By Frank Connor
According to a recent decision by the U.S. Department of Health and Human Services, all negotiated resolutions of medical malpractice claims following a written demand for settlement must be reported to the federal government, including under laws such as the Massachusetts statute designed to encourage disclosure of medical errors, apologies by practitioners, and early pre-suit settlements.
The HHS issued a decision in May stating that settlements under certain malpractice reform provisions contained in the Massachusetts healthcare reform law – even those involving claims where the standard of care was met – are not exempt from reporting to the National Practitioner Data Bank (NPDB). The NPDB tracks payments on medical malpractice claims, and any adverse actions against medical practitioners, including licensure and clinical privileges.
The Massachusetts medical malpractice reform provisions, effective November 2012, include the Disclosure, Apology and Offer model. The law mandates a six-month waiting period before a patient can file a medical malpractice lawsuit, during which pre-litigation communication between a patient and health care provider is encouraged.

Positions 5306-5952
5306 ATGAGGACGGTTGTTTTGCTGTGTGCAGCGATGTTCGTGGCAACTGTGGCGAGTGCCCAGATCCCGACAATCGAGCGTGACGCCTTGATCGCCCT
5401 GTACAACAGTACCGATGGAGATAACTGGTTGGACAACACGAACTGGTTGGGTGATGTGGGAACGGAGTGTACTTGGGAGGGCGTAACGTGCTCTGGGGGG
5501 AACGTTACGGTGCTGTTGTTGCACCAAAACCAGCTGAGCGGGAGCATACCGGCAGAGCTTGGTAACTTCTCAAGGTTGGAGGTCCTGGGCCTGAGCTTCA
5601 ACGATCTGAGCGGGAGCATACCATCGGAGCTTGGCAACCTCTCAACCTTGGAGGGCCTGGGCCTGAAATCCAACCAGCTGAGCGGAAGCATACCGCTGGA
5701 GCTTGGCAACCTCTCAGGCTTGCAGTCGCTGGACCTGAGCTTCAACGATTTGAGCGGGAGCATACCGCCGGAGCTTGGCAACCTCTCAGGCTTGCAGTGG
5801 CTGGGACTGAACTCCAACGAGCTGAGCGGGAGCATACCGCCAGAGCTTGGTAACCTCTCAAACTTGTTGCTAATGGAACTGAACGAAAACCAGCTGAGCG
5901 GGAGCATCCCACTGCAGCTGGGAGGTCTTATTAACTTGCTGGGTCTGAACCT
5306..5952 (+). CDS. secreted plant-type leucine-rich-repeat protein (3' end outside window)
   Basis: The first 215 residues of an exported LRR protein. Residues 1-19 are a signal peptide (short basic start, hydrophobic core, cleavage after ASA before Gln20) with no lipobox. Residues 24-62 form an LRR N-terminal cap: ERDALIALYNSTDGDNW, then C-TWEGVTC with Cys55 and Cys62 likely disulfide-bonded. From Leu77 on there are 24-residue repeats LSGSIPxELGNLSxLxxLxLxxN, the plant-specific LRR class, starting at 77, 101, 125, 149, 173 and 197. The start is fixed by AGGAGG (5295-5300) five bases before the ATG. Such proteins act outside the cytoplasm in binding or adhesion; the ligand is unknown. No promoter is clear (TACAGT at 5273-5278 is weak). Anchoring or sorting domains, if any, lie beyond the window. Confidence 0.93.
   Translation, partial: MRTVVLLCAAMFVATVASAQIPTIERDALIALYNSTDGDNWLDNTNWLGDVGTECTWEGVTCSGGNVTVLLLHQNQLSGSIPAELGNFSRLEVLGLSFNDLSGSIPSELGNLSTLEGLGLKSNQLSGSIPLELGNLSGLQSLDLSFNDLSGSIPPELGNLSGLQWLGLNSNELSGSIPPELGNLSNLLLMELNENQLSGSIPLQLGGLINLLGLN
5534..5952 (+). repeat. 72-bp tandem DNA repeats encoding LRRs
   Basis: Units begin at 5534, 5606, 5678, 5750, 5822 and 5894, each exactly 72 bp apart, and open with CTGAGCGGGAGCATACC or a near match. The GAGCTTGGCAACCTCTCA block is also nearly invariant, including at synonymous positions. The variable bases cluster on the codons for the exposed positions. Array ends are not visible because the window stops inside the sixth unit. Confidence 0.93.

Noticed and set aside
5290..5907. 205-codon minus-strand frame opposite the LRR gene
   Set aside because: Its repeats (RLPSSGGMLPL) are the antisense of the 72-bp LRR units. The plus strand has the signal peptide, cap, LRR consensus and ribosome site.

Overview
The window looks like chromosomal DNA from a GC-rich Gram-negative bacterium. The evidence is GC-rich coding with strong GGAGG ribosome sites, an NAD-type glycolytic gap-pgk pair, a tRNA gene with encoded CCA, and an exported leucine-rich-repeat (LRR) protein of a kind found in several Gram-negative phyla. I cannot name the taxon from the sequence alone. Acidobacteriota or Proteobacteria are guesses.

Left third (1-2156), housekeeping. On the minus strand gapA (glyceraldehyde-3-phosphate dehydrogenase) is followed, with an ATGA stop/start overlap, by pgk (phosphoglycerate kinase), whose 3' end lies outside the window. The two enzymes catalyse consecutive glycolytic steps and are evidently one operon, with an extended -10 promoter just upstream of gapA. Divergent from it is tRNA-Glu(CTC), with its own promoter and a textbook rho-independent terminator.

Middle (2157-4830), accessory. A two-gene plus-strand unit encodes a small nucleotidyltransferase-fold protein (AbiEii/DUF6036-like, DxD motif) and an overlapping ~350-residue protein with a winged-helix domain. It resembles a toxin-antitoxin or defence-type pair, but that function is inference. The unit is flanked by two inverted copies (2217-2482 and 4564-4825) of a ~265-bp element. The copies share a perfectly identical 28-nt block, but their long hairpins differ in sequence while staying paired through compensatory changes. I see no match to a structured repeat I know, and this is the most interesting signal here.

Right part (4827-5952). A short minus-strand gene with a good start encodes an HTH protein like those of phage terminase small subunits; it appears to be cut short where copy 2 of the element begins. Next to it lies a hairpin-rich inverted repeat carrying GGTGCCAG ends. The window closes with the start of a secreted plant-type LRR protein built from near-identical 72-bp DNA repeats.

A pilot program involving seven Massachusetts hospitals and a multispecialty physician group implemented the early settlement aspect of the law under a process known as CARe (Communication, Apology and Resolution).
Disputes submitted to the CARe program can result in referral to liability insurers for potential offers of compensation if the standard of care was not met. However, claims are not referred to the insurer if the standard of care is met or the patient’s injuries are minimal.
HHS determined that the pre-litigation notice in Massachusetts to initiate early resolution is a “written claim” if it includes a written demand for payment. It made no exception for cases where the standard of care has been met.
The HHS decision suggests that the NPDB could modify its reporting form to reflect whether the standard of care has been met in specific cases.
The agency’s ruling was also directed to a similar law in Oregon, which law provided that a settlement payment under its mediation program is “not a payment resulting from a written claim or demand for payment.”
This clause of the Oregon law, now effectively negated by the HHS ruling, was directed at the NPDB reporting requirement that applied to all medical malpractice settlements with a written demand.
Frank Connor is a partner at Barton Gilman LLP. He has dedicated his career to defending medical professionals in the courts of Rhode Island and Massachusetts, before the licensing boards in both states, and against billing investigations by private healthcare insurers as well as state and federal authorities.